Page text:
regardless of whether these assumptions are, or are
even likely to be, correct.
18. A determination could relate to:
particular local housing authority,
· a description
of local housing authorities, or
local housing authorities.
So it is clearly capable of having a legislative
character (see section 69(1)).
19. The Bill, however, provides for no
Parliamentary procedure at all for determinations made by the
Secretary of State, even in respect of those which relate to all
local housing authorities. The memorandum attempts to justify
this on the basis that "whilst the technical detail of the
calculation will be set out in the determination, the overarching
principle on which the calculation will be based is set out in
clause 67(2)" and that "the key component of
the calculation the definition of 'high value'
will be set out in regulations which will be subject to further
Parliamentary scrutiny". The Department therefore does not
consider it necessary "for the exercise of the determination-making
power to be subject to further Parliamentary scrutiny" (paragraph 31.9).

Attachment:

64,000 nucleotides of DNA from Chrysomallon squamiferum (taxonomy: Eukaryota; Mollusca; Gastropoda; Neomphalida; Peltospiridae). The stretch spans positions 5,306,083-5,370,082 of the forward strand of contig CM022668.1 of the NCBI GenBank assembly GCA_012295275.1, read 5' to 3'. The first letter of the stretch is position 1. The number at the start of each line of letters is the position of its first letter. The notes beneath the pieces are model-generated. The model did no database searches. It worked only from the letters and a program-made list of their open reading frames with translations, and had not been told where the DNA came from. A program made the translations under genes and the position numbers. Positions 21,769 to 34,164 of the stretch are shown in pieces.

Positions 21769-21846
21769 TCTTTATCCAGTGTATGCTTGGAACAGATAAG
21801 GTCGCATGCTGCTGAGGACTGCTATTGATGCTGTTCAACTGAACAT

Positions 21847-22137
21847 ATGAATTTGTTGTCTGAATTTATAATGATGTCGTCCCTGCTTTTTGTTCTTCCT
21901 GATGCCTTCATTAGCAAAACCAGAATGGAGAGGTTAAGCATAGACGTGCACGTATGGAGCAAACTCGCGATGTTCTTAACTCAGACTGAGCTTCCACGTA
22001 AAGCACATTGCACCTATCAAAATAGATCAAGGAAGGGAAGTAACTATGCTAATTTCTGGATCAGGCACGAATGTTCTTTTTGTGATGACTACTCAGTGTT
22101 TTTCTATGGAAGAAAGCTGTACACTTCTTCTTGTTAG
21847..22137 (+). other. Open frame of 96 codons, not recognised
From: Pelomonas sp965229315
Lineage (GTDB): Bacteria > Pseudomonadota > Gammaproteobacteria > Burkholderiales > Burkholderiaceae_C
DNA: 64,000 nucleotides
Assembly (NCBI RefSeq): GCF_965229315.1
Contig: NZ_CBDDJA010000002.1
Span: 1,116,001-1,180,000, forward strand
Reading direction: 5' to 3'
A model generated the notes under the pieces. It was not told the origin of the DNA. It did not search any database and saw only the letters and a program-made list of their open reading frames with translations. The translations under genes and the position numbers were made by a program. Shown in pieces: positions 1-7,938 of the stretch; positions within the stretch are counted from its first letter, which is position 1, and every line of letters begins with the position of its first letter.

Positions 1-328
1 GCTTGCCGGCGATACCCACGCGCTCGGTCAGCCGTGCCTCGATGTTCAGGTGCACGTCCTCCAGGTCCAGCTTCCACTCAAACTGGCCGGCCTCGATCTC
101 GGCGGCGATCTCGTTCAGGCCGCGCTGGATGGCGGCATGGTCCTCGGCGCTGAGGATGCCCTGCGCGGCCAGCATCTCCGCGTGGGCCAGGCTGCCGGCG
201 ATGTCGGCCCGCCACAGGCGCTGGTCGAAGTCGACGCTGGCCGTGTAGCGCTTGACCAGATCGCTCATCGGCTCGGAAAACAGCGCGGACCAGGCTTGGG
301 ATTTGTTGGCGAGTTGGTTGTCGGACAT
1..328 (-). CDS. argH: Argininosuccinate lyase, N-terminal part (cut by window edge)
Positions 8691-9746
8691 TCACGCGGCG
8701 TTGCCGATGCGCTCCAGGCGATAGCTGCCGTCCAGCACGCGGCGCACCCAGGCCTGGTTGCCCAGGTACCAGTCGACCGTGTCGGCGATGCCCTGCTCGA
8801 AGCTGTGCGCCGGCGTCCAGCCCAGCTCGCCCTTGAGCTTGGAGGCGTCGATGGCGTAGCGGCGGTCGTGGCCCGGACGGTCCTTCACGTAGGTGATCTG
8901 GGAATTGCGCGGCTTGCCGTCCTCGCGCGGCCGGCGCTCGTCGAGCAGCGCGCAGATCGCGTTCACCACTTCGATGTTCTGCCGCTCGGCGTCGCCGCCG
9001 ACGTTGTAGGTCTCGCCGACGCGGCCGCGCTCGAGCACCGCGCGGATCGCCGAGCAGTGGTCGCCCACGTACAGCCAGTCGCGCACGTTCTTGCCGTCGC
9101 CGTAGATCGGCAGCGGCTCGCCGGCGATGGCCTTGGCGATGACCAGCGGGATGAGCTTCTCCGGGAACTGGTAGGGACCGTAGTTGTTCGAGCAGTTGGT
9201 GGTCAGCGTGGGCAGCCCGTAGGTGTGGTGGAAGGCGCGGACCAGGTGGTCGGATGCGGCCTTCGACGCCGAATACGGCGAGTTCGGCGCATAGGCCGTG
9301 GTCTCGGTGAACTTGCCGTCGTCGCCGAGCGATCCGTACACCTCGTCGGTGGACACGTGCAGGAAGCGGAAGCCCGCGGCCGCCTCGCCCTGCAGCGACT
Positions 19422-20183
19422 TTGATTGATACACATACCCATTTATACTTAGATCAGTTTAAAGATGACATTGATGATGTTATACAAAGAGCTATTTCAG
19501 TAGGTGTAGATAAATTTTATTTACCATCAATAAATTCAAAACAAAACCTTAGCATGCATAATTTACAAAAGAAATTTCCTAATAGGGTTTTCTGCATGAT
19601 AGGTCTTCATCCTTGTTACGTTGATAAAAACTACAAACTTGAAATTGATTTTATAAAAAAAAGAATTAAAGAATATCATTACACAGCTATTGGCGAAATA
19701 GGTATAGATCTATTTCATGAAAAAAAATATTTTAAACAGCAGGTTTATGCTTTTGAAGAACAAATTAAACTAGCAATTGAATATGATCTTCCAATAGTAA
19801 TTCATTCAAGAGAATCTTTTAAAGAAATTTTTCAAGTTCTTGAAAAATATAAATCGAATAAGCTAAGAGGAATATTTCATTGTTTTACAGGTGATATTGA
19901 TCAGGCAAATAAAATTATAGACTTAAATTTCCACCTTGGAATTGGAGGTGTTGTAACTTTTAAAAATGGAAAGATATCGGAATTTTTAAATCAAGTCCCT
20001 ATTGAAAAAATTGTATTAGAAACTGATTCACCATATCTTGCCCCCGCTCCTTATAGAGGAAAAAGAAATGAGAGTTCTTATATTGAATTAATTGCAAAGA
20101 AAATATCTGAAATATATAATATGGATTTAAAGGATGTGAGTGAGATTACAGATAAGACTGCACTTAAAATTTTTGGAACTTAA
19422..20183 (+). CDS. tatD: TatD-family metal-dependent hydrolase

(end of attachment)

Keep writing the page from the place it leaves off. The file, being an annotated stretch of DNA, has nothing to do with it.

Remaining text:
20. We have found it impossible to extract any
"overarching principle" from clause 67(2). The provision
appears to be designed to allow the Secretary of State maximum
leeway to determine how the levy is to be calculated, untrammelled
by anything beyond the sparse words of subsection (2) which provides
merely that the amount of the payment must "represent an
(a) the market value of the authority's interest
in any high value housing that it is likely to become vacant during
the year, less
(b) any costs or other deductions of a kind described
in the determination".
It follows that the whole substance of the calculation
of the levy will be in the determination: this is not a matter
of mere "technical detail" as suggested in the memorandum
21. The memorandum points to legislative precedents
for the approach adopted in clause 67, including sections 168
to 175 of the Localism Act 2011 (see paragraphs 31.10 and 31.11).
These provisions are concerned with the calculation of Government
subsidies to local authorities. They appear to us be wholly different
in character from a requirement on local authorities to pay over
to the Secretary of State the market value of valuable assets
on the basis of an estimate to be determined by him.
22. A precedent not mentioned in the memorandum
is to be found in the Pensions Act 2004. Part 2 empowers the Pension
Protection Fund to impose a levy on the pensions industry. Sections
174 to 181A contain detailed provisions about the levy. The contrast
with clause 67 of this Bill is striking.